Life is Like An Experiment

More than a decade ago, as part of ACT’s 50th anniversary celebration, ACT established the ACT Scholars Program, as part of a pair of endowments to nurture the academic talent of graduate and community college students at the University of Iowa and Kirkwood Community College. These two institutions share ACT’s passion for helping all students achieve their ambitions in college and their careers. ACT emphasized scholarships for students from populations for which the cost of higher education could have presented a significant barrier to college access and accomplishments.

We will feature ACT Scholar blogs regularly, to hear their stories and learn about their college-going journeys. Learn more about the ACT Scholar program.

photo of MutasimWhat was your motivation for going to college and earning a degree?

Since I was young, I have loved reading books and I feel passionate about being successful in the future. I have been dreaming of becoming an engineer because I am good at math and science. Also, I liked to invent things when I was young. My mother helped me a lot to be good at school and every time she kept motivating me and she bought me textbooks and notebooks. She didn’t receive a high school education (she attended through junior high), but she was able to write and read. In spite of that, she was trying to help me know what I didn’t know. This gives you an idea as to how important it is to take care of the next generation. It is crucial to get support from your parents when you are young. This is what I am trying to do– to get a college degree to help my kids pursue their careers, too.

What are you currently studying? What degree will you earn?

Right now I am taking some courses at Kirkwood Community College, then I am going to study electrical engineering, probably at the University of Iowa.

Who inspired or supported you in your college-going journey?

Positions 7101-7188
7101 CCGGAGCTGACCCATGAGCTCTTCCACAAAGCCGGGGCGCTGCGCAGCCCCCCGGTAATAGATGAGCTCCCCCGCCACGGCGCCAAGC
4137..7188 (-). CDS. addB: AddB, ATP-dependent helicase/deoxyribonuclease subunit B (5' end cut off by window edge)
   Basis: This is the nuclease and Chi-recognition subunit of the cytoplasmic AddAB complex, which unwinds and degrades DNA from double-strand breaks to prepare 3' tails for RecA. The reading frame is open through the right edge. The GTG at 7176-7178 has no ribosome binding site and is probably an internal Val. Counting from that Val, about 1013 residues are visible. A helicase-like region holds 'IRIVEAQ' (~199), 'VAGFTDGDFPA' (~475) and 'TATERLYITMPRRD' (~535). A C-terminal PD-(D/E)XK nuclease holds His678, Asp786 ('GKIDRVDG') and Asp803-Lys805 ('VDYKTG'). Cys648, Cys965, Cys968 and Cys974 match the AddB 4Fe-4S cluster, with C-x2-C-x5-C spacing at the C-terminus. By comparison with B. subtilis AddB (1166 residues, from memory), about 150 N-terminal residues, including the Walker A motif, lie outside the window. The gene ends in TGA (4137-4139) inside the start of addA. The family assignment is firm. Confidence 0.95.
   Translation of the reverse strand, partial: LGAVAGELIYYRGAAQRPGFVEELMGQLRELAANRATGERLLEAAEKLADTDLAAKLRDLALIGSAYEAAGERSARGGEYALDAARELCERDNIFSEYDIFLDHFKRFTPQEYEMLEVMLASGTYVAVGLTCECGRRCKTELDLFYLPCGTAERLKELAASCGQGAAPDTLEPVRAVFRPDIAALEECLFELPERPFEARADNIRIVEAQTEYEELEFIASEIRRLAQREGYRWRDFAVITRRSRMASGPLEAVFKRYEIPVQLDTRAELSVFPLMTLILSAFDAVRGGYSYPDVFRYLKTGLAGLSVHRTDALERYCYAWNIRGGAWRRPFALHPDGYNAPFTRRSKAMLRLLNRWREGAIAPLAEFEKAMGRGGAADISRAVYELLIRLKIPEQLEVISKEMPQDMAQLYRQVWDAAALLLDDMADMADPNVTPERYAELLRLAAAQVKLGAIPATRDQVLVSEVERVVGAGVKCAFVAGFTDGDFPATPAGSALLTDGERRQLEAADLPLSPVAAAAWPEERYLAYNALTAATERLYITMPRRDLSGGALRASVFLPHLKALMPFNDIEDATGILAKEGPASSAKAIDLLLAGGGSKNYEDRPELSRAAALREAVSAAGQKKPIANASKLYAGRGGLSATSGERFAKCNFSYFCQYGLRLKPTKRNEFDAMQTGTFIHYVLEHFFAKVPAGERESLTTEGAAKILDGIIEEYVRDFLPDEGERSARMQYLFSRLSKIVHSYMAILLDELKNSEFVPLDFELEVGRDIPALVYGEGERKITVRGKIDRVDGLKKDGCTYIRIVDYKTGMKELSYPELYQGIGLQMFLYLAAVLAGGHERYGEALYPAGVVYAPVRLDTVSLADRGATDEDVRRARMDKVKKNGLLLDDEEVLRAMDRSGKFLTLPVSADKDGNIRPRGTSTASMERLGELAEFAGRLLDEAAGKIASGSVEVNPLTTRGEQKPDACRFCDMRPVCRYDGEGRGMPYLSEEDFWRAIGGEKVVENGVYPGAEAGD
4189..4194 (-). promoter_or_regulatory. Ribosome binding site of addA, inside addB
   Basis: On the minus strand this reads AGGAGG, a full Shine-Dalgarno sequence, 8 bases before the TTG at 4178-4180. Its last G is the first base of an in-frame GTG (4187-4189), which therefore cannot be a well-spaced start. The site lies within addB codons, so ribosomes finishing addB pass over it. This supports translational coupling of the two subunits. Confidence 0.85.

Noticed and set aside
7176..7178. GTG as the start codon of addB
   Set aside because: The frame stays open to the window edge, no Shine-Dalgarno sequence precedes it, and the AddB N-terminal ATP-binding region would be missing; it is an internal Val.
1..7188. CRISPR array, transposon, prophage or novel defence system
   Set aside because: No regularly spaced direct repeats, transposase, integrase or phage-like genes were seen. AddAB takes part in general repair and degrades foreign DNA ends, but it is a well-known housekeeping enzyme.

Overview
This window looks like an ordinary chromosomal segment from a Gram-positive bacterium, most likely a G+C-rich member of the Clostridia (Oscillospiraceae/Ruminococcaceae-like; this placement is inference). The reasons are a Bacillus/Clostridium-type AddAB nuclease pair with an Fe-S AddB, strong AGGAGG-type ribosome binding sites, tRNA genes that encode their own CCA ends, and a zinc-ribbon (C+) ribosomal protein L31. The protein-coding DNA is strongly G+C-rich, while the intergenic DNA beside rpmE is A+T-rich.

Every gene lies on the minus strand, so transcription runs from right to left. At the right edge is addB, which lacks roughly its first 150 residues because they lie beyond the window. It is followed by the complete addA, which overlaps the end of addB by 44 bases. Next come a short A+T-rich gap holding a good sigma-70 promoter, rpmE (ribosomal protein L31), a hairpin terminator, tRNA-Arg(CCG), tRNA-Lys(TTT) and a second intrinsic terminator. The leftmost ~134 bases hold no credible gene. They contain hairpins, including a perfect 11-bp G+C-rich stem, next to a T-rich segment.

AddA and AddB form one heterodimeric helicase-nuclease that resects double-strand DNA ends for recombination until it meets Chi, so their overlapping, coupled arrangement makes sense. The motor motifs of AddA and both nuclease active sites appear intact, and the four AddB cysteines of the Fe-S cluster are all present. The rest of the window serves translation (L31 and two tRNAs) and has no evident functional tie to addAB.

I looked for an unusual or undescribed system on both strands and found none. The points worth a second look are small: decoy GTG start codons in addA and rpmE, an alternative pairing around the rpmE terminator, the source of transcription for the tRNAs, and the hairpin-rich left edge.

My mother and my father supported me. They have always given me pieces of advice and motivate me every single day. In fact, this gives me the power to go forward.

What was the biggest challenge you faced as a first-generation college student?

I don’t have a mentor who can help me figure out how to study or what steps I should do to successfully transfer to a university.

What advice would you give to a first-generation college student today? 

The more you trust yourself, the more you accomplish your goals. It is going to be a little bit tough in the beginning of your career, but don’t forget that you are building muscles that can help you in the future.

What goals have you set for yourself?

First,  I would like to improve my English language skills. I think I am doing pretty well right now, but should be better after I am done with my English as a Second Language classes. Then, I would like to get a bachelor’s degree in electrical engineering. After that, I would like to do some research to develop solar panels and find new technologies to store energy instead of regular batteries.

Anything else you’d like to share?

From my perspective, life is like an experiment that we are doing for the first time. We already know how hard it is going to be, but we don’t care, and we continue doing it.

Mutasim Ahmed was born in a small village in Sudan. He came to the United States in 2019 alone as an immigrant. He left his family in Sudan. He speaks two languages: Arabic and English.